• Open Access

Scientific Opinion on safety and efficacy of cobalt compounds (E3) as feed additives for all animal species: Cobaltous acetate tetrahydrate, basic cobaltous carbonate monohydrate and cobaltous sulphate heptahydrate, based on a dossier submitted by TREAC EEIG

Authors

  • EFSA Panel on Additives and Products or Substances used in Animal Feed (FEEDAP)


  • Panel members: Gabriele Aquilina, Georges Bories, Andrew Chesson, Pier Sandro Cocconcelli, Joop de Knecht, Noël Albert Dierick, Mikolaj Antoni Gralak, Jürgen Gropp, Ingrid Halle, Christer Hogstrand, the late Reinhard Kroker, Lubomir Leng, Secundino López Puente, Anne-Katrine Lundebye Haldorsen, Alberto Mantovani, Giovanna Martelli, Miklós Mézes, Derek Renshaw, Maria Saarela, Kristen Sejrsen and Johannes Westendorf
  • Correspondence: feedap@efsa.europa.eu
  • Acknowledgement: The Panel wishes to thank the members of the Working Group on Trace Elements for the preparatory work on this scientific opinion.
  • Adoption date: 12 June 2012
  • Published date: 20 July 2012
  • Question number: EFSA-Q-2011-00330
  • On request from: European Commission

Abstract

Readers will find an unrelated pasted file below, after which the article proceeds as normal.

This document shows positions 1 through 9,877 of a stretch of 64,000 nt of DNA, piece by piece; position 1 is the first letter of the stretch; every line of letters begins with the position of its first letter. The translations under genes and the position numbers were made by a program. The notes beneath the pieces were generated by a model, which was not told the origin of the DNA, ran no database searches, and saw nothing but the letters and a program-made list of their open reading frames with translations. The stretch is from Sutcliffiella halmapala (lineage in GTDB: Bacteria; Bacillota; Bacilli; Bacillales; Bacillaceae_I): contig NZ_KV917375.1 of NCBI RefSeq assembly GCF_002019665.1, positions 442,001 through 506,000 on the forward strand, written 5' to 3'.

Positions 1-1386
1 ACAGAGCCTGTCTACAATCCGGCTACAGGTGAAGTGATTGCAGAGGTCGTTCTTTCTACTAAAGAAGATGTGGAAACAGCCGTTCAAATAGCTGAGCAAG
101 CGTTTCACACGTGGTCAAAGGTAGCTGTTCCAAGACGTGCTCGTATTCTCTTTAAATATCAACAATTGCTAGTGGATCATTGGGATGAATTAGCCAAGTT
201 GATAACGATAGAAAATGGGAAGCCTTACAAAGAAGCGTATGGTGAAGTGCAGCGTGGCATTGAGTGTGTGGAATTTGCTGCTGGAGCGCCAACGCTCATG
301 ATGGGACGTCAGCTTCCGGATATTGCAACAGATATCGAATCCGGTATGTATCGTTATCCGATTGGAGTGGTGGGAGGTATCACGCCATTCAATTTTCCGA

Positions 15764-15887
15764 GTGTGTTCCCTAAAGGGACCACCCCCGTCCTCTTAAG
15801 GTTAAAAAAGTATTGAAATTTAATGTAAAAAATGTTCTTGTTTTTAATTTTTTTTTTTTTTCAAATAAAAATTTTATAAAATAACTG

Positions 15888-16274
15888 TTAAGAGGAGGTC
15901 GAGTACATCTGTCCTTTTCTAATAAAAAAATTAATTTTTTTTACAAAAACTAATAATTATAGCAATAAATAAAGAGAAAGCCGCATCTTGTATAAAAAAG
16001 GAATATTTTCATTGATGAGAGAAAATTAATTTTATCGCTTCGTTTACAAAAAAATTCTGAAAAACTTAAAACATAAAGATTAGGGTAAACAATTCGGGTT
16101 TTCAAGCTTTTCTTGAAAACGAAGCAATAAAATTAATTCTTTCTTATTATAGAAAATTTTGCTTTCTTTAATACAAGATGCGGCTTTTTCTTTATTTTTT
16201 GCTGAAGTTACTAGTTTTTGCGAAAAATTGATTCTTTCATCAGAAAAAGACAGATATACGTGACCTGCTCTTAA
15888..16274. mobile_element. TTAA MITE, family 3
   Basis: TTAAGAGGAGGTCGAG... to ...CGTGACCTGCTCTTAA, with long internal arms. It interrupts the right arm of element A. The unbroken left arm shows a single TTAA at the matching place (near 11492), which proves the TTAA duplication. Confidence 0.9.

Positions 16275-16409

Cobalt(III) is a component of cobalamin. Its essentiality as trace element results from the capacity of certain animal species to synthesise cobalamin by the gastrointestinal microbiota. Feeding supplemental cobalt from the additives under application up to the maximum total content in feed set in EU is considered safe for all animal species/categories; margin of safety is around 10. Cobalt is predominantly excreted via faecal route. Absorbed cobalt follows aqueous excretion routes. About 43% of body cobalt is stored in muscle; however, kidney and liver are the edible tissues containing the highest cobalt concentrations and are most susceptible reflecting dietary cobalt concentrations. In animals with capacity to synthesise cobalamin, cobalt is also deposited in tissues as vitamin B12. Cobalt(II) cations are genotoxic under in vitro and in vivo conditions, and have carcinogen, mutagen and reproduction toxicant (CMR) properties. No data are available on the potential carcinogenicity of cobalt(II) following oral exposure. However, oral exposure may potentially entail adverse threshold-related effects in humans. The estimated population intake of cobalt most likely includes the contribution of foodstuffs from animals fed cobalt-supplemented feedingstuffs. An increase in cobalt exposure by the use of cobalt-containing feed additives is therefore not expected. Considering the population exposure to cobalt, about 4–10 times lower than the health-based guidance value, no safety concern for the consumer is expected for threshold effects of oral cobalt. The cobalt(II) compounds assessed are considered skin and eye irritants and dermal/inhalatory sensitisers. Their dust is a hazard to persons handling these substances. Exposure by inhalation must be avoided. The use of cobalt from any source at the authorised maximum content in feed does not provide a risk to the environment. The compounds assessed are available for cobalamin synthesis in the rumen and therefore effective in ruminants; this conclusion is extrapolated to horses and rabbits.

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